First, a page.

Although impostor syndrome can affect teachers at any stage of their career, it would be safe to assume it is more likely to happen to those at the start of their journey, especially those who have gone into teaching straight from university after leaving school.

Their memories of being on the other side of the desk will still be fresh, and they may still be trying to shake the sense of being part of the group rather than the focus of attention in the classroom.

Their physical appearance may not be that different from their charges; and it must be hard to put on the robes of authority when senior members of staff stop you in the corridor and ask why you are not in school uniform.

Belief and doubt

According to a recent workplace survey of 3,000 respondents, two thirds of women had experienced imposter syndrome in the previous year, with men 18 percent less likely to have had that sense of being a fraud at work.

As women outnumber men two-to-one in secondary classrooms in England, it seems likely that a higher number than average of teachers will be affected by the condition.

Of course, this is not only debilitating for the individual but can also have a knock on effect on the education of the pupils.

A class needs to have belief in their teacher to learn, but this is made harder if that teacher has periods when they don’t believe in themselves.

Furthermore, these ‘impostors’ are less likely to go for promotion, meaning their talents in education may not be fully utilised.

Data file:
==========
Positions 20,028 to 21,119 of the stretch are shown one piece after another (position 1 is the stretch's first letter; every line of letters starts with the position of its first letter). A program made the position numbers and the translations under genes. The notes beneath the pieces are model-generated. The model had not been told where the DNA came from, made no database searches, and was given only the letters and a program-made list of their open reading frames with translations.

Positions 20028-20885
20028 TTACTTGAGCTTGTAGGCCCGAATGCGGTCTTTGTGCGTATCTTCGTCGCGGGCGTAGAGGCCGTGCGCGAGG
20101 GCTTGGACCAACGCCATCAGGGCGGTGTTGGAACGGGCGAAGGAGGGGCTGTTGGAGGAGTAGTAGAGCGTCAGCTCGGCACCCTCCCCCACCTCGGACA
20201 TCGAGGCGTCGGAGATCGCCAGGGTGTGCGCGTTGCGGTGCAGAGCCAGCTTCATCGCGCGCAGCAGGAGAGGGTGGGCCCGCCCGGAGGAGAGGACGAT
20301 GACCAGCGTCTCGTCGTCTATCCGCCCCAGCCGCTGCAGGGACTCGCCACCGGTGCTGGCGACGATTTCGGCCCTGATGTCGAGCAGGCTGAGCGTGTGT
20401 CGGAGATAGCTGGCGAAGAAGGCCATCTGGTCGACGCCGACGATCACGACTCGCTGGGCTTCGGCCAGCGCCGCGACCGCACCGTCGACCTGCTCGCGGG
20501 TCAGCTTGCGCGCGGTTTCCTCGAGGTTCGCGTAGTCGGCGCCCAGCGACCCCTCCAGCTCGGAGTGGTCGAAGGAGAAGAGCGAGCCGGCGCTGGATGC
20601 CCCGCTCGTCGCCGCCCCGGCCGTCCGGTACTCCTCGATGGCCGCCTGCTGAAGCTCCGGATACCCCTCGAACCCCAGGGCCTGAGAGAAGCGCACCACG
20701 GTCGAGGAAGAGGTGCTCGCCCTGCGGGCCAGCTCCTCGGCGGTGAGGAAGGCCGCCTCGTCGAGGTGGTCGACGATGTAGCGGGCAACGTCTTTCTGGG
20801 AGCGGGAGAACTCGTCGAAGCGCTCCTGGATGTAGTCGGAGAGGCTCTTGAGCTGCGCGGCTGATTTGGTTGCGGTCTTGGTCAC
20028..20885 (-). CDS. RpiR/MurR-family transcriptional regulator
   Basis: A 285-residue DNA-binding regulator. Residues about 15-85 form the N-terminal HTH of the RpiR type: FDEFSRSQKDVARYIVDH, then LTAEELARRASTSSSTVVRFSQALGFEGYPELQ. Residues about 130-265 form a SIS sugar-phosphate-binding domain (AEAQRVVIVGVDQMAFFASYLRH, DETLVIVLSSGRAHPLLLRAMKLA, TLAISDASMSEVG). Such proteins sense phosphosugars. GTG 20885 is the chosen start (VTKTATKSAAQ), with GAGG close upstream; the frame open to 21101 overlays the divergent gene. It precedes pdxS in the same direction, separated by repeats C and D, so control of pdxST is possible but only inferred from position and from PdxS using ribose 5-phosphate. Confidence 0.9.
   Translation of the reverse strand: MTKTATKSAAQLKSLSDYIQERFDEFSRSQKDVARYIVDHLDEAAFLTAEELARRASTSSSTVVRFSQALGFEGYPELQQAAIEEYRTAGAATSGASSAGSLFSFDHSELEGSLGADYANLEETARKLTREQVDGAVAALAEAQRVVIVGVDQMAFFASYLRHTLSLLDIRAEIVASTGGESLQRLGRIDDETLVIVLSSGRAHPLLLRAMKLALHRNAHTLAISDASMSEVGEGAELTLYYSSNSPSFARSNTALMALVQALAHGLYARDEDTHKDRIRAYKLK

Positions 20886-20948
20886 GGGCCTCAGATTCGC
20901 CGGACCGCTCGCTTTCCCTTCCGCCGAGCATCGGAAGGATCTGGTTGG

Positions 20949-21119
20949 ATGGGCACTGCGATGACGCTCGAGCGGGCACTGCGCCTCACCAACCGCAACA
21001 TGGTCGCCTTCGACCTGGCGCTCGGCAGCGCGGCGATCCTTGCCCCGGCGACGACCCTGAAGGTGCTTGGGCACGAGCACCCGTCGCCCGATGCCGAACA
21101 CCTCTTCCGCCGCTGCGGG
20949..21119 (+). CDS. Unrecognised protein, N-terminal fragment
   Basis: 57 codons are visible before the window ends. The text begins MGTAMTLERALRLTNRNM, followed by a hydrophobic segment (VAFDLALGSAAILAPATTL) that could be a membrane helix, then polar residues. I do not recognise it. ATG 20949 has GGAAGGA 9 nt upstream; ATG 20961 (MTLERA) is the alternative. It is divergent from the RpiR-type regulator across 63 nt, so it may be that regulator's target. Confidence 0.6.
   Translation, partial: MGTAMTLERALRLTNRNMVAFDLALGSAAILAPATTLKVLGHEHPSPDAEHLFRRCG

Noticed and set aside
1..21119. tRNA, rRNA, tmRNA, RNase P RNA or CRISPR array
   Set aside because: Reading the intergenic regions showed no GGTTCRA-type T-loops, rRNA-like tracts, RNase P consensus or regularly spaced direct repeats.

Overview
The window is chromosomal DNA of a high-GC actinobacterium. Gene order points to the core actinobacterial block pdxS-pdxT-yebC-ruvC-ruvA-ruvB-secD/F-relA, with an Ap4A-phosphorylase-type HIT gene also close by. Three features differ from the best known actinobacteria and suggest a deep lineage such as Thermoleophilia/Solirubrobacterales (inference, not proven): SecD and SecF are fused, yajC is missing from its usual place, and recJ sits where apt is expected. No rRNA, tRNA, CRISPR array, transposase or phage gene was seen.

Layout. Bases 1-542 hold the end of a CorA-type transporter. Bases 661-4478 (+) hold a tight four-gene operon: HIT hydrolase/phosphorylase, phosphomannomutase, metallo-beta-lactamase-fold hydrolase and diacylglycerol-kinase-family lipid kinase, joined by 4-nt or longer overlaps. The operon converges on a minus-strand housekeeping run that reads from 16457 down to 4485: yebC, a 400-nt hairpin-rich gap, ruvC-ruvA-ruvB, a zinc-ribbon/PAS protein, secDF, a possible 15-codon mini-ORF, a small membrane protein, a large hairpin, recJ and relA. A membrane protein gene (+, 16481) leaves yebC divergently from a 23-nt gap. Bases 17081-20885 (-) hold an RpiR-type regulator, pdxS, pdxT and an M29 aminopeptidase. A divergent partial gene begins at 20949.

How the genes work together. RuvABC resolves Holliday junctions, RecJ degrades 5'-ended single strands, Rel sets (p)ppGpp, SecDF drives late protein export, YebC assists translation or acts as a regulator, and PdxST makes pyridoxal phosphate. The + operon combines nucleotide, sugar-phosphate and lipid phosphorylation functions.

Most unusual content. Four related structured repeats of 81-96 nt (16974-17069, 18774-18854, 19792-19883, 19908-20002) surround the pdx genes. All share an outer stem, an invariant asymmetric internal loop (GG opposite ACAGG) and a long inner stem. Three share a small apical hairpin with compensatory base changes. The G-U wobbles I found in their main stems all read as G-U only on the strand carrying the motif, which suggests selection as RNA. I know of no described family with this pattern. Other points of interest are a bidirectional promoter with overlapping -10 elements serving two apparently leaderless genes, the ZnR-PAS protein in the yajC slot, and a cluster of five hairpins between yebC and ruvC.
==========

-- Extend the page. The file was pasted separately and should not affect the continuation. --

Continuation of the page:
The good news is, impostor syndrome can be overcome or at the very least managed – see the panel for advice.

And a good place to start is by remembering the words of philosopher Bertrand Russell: “The whole problem with the world is that fools and fanatics are always so certain of themselves, and wiser people so full of doubts.” Really, which group would you rather be in?


How to break the impostor cycle

  1. Recognise what you are feeling.
    Name the negative thoughts you are feeling as impostor syndrome rather than incompetence, uselessness or whatever. If you can dismiss the condition as a sense of self-sabotage rather than as incompetence you will be a step closer to lifting your low mood.
  2. Accept imperfections
    This might be hard to do as more and more teachers post beautiful images of perfectly arranged classrooms on Instagram, or share links to their slick lesson plans on Twitter. However, it is important to remember that in the real world of education you are working within the constraints of time, resources and the demands of others. Don’t beat yourself up over clumsy or improvised lessons and focus on the greater goal of educating your pupils rather than trying to achieve perfection.
  3. Accept you are not alone
    While impostor syndrome might feel like a guilty secret, statistically seven out of 10 teachers sitting in the staffroom might have experienced the feeling of being a phoney at some point this year. If you can open up a conversation with a colleague about these what you are going through, you might find they have experienced it too. The shared experience can create a sense of relief and help you manage the syndrome.
  4. Self doubt implies self reflection
    If impostor syndrome is really to do with lacking the capability to do your job, then there can be no greater impostor today than Donald Trump, yet I don’t imagine the President of the United States has sleepless nights thinking he is not up to the task. The self doubt you are experiencing is a sign that you are actually analysing and reflecting on your practice, which can only be a positive for your craft and for your pupils.

Gordon Cairns is an English and forest school teacher, who works in a unit for secondary pupils on the Autism Spectrum Disorder. He also writes about education, society, cycling and football for a number of publications.